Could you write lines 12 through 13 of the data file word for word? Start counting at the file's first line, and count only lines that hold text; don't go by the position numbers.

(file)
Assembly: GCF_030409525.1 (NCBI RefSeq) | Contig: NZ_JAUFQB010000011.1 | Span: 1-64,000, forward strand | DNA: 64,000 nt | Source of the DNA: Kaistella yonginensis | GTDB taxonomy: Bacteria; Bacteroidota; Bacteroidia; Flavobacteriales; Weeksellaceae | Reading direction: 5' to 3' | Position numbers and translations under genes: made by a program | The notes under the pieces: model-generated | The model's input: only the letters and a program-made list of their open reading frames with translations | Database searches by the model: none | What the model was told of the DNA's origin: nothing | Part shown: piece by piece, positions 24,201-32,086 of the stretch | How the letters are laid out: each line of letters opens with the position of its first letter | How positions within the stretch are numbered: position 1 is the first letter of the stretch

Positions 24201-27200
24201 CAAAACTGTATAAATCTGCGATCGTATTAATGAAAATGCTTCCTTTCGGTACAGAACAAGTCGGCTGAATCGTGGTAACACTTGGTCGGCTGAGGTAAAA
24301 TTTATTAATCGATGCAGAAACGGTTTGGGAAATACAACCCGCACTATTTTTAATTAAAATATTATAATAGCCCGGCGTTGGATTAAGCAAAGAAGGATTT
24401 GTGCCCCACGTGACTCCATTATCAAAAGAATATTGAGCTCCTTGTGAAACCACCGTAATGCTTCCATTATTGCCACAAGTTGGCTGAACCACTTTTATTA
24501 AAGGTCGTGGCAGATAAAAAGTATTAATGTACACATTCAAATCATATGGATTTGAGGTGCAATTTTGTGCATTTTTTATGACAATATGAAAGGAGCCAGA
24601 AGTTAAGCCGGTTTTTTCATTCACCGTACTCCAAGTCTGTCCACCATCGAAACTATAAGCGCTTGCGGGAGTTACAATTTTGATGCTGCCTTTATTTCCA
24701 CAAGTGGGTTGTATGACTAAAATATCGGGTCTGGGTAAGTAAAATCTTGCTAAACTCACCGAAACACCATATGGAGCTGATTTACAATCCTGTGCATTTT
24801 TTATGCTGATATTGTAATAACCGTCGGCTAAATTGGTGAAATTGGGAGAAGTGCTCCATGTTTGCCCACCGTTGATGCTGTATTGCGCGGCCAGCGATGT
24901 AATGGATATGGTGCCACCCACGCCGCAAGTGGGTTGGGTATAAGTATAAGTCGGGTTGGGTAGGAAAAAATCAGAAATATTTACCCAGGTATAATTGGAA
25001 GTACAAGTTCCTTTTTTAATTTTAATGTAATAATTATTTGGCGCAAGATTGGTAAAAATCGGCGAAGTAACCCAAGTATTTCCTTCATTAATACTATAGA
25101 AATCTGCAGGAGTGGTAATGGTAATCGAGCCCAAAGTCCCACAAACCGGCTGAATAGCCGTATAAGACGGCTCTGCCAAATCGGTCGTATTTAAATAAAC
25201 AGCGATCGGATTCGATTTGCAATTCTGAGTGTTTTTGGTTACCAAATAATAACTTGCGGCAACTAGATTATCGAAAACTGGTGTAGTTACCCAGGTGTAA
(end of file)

25101 AATCTGCAGGAGTGGTAATGGTAATCGAGCCCAAAGTCCCACAAACCGGCTGAATAGCCGTATAAGACGGCTCTGCCAAATCGGTCGTATTTAAATAAAC
25201 AGCGATCGGATTCGATTTGCAATTCTGAGTGTTTTTGGTTACCAAATAATAACTTGCGGCAACTAGATTATCGAAAACTGGTGTAGTTACCCAGGTGTAA